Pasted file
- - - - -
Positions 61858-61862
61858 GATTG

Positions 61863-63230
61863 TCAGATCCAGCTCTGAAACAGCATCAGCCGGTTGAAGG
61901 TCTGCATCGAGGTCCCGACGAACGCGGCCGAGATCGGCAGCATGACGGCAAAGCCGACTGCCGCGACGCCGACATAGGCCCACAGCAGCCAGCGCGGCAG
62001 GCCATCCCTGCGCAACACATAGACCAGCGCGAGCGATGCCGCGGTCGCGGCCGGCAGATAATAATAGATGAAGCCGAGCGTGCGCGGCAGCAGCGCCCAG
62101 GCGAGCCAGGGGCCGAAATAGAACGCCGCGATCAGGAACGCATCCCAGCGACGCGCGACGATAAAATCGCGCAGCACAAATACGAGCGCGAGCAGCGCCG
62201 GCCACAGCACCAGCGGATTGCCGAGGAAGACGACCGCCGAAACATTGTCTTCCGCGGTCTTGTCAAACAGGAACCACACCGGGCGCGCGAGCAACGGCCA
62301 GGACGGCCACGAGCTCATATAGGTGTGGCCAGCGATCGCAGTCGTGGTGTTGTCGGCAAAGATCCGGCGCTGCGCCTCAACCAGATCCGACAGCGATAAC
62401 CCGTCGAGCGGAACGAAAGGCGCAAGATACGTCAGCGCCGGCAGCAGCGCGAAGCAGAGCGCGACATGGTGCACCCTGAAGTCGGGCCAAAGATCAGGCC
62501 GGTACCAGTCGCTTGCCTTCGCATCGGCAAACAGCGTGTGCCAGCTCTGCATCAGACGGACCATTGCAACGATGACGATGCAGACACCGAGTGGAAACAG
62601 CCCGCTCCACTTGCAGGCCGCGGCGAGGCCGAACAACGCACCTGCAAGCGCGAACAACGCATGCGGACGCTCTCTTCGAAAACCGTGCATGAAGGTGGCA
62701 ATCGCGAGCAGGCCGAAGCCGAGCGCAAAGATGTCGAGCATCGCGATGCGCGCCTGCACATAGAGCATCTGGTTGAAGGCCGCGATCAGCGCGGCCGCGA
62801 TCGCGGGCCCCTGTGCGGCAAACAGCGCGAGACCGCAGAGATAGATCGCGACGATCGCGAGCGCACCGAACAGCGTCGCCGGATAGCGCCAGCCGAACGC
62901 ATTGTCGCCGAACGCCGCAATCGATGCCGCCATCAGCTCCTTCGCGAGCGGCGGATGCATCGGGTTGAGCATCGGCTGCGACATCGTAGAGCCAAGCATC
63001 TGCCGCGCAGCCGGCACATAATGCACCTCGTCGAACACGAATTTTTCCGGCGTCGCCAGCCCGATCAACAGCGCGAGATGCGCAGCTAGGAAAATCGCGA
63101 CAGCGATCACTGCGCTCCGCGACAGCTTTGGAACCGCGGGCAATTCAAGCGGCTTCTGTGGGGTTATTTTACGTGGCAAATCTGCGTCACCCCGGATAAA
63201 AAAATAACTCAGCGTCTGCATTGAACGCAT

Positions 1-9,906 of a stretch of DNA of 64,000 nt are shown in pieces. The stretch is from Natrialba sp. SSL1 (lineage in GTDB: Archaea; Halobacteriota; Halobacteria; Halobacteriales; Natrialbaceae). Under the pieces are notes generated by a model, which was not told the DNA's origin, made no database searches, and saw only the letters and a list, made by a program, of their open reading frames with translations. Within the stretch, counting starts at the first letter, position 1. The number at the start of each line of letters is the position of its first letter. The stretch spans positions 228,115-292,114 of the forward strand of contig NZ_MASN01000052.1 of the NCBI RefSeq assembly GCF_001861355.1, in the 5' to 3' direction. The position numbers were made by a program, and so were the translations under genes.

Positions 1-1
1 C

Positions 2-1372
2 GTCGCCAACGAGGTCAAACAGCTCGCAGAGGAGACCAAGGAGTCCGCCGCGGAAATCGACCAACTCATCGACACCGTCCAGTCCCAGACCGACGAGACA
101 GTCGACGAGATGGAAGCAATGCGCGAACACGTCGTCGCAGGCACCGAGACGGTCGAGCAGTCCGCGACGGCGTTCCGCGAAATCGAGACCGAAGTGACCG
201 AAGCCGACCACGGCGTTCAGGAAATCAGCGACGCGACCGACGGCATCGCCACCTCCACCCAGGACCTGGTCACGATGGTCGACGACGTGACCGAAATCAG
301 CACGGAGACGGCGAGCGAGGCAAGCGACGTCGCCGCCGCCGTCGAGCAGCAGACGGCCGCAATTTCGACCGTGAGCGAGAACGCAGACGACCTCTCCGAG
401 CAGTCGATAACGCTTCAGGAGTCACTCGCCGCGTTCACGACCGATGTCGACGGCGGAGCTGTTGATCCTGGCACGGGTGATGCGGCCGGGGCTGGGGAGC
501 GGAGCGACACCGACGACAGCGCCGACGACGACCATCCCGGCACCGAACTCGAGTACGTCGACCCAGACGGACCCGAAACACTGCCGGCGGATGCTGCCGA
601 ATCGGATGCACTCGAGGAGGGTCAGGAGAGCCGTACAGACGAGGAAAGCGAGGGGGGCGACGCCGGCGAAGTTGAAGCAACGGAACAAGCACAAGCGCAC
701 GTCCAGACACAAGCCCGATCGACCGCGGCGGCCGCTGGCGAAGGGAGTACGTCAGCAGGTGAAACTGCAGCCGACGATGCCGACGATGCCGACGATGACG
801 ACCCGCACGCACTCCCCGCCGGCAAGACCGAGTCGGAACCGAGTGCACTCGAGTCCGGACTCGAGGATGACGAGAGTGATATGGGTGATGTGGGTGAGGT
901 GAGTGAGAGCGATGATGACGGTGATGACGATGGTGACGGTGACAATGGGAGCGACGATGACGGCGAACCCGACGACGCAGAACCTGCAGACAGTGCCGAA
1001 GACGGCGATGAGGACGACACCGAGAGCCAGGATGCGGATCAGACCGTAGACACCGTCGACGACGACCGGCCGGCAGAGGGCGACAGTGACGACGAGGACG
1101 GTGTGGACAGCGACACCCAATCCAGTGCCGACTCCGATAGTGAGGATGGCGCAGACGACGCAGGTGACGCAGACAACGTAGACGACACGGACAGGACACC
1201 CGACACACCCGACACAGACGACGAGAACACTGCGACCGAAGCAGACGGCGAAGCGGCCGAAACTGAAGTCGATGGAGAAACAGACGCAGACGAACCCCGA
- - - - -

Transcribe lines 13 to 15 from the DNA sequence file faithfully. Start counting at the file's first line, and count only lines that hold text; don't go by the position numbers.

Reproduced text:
62701 ATCGCGAGCAGGCCGAAGCCGAGCGCAAAGATGTCGAGCATCGCGATGCGCGCCTGCACATAGAGCATCTGGTTGAAGGCCGCGATCAGCGCGGCCGCGA
62801 TCGCGGGCCCCTGTGCGGCAAACAGCGCGAGACCGCAGAGATAGATCGCGACGATCGCGAGCGCACCGAACAGCGTCGCCGGATAGCGCCAGCCGAACGC
62901 ATTGTCGCCGAACGCCGCAATCGATGCCGCCATCAGCTCCTTCGCGAGCGGCGGATGCATCGGGTTGAGCATCGGCTGCGACATCGTAGAGCCAAGCATC